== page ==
Virtual reality isn’t quite there yet as a go-to screening tool for cognitive decline, but it can augment conventional methods. And senior citizens are open to its use for that purpose when it’s administered by their primary care doctor.
Truls Østbye, MD, PhD, MPH, of Duke and colleagues made the findings by testing VR cognitive-function screenings on 60 individuals between 65 and 85 years old who were recruited from a public primary-care clinic in Singapore.
In tests conducted prior to the study, 37 of the participants were deemed cognitively intact while 23 had some level of impairment.
In the study, the team found their VR testing technique had only a moderate positive correlation with three routine screening tools. Still, it showed a relatively strong capability for informing clinical prognoses.
The researchers also used a questionnaire to gauge participants’ acceptance of the VR element of their cognitive assessments. The team found both groups, the impaired as well as the intact, rated the experience as positive across all six questions asked of them on satisfaction.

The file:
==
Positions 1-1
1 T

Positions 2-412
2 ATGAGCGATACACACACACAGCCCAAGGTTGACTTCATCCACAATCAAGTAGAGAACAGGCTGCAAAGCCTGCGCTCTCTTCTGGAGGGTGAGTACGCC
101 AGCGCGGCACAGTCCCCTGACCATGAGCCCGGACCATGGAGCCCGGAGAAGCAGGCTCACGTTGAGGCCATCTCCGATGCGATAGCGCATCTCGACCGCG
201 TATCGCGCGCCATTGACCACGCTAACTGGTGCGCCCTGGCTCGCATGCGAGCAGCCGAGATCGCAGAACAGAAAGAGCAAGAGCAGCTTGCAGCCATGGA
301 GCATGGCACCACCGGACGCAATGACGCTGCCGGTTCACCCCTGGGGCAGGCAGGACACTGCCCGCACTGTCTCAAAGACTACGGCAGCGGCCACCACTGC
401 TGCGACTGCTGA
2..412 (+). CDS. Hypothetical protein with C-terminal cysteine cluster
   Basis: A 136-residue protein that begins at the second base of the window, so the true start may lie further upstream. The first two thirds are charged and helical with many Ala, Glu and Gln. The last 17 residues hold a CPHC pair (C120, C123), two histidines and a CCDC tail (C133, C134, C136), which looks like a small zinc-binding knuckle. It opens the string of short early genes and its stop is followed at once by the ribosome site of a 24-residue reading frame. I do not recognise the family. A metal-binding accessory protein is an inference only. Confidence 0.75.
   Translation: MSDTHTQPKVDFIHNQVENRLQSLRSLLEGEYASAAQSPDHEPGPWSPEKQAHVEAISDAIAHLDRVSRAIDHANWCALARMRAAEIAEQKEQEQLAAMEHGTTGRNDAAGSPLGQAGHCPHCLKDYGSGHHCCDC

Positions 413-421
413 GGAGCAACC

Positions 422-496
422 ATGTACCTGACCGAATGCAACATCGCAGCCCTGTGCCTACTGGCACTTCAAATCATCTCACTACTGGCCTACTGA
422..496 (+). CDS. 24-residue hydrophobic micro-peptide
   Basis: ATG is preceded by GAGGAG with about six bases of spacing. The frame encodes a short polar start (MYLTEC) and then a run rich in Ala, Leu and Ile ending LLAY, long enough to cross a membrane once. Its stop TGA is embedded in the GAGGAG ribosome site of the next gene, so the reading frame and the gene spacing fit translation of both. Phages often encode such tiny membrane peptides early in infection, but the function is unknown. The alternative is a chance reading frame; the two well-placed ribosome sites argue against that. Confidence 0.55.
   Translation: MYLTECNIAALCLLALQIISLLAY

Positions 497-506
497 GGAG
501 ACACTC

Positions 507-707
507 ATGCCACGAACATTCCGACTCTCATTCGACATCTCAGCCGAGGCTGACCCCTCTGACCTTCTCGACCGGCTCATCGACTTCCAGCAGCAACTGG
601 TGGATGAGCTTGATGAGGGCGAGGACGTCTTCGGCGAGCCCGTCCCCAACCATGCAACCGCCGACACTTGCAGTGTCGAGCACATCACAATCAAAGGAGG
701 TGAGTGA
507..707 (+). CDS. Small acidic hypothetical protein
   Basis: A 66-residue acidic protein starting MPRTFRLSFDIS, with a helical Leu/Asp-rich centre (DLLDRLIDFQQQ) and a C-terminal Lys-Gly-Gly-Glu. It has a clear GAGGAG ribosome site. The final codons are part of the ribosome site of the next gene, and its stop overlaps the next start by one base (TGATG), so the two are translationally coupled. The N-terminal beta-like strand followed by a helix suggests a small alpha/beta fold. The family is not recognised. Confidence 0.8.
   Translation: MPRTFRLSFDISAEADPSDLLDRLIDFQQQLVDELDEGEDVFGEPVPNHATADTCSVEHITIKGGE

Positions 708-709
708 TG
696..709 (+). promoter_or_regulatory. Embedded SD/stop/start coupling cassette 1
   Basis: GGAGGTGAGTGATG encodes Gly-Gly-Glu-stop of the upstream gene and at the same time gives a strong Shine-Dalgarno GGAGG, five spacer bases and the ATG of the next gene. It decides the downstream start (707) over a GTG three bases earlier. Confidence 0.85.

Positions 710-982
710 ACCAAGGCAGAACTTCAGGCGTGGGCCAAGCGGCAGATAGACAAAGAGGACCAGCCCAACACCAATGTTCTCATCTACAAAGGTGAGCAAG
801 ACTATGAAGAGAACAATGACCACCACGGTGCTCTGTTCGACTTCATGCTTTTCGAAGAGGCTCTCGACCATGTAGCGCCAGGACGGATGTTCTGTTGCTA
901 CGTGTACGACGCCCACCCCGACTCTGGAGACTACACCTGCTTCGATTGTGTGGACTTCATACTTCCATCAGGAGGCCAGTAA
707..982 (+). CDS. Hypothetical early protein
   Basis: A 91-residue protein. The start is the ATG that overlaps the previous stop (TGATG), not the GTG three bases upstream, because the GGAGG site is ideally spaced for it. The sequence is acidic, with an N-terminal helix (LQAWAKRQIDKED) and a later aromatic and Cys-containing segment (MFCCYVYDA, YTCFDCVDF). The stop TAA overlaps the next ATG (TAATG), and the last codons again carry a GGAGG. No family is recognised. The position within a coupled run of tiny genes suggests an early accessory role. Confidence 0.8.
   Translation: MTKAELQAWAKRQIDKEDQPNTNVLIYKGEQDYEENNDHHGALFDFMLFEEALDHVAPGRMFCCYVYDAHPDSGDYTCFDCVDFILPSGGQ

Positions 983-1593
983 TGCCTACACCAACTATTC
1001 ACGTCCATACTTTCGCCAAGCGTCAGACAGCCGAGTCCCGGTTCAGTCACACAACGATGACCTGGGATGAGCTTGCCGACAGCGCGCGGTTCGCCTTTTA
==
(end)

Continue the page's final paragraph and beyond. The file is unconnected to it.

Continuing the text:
Further, the 60 patients who agreed to participate in the study represented almost half the original invitees. The authors noted this strong showing confirmed earlier research showing older adults generally have a positive attitude toward new technology, including VR.
“Our findings provide preliminary evidence that VR modalities … can be used for cognitive screening among older person in primary care,” the authors write in their discussion section, adding that the approach is not only feasible but also practical since it only takes around 20 minutes to complete.
“The screening can be executed prior to consultations with the primary care physician to optimize their clinic visits by at-risk patients,” they write before calling for additional research to assess ways to roll out VR cognitive screenings in regular clinical practice.
The study is running in the Journal of Medical Internet Research. To read the full report, click here.